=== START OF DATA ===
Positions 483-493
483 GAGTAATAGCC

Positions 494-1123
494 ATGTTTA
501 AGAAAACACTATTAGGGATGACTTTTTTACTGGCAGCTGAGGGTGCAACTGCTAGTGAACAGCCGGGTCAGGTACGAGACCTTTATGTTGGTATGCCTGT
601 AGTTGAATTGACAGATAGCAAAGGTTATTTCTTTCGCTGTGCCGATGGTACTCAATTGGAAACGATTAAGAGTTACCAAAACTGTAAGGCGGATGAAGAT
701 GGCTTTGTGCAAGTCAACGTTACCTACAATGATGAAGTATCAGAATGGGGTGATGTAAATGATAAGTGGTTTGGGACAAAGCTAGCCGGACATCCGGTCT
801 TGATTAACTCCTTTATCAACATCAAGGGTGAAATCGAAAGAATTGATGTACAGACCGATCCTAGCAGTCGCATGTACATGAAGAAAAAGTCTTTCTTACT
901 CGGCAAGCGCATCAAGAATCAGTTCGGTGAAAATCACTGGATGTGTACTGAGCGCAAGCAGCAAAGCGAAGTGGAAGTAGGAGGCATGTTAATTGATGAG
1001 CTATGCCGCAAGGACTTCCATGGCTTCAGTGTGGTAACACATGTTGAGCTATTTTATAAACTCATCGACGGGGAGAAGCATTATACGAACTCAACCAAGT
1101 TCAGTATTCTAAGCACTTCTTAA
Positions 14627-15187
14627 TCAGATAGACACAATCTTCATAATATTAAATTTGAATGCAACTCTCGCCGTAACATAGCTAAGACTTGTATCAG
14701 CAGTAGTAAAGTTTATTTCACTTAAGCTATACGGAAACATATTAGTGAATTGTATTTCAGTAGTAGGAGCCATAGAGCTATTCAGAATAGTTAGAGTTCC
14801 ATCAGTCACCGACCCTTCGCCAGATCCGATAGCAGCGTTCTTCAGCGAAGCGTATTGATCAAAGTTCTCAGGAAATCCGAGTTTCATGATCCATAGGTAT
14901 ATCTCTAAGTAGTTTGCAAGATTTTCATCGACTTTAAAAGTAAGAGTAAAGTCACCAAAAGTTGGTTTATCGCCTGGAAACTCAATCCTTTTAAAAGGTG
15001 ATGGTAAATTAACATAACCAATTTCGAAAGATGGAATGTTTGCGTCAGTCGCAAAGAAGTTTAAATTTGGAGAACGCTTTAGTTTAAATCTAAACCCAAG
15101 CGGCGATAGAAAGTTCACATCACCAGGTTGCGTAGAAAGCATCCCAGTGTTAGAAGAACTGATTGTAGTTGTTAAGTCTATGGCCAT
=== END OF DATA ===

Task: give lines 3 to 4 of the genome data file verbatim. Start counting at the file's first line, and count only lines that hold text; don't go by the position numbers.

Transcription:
Positions 494-1123
494 ATGTTTA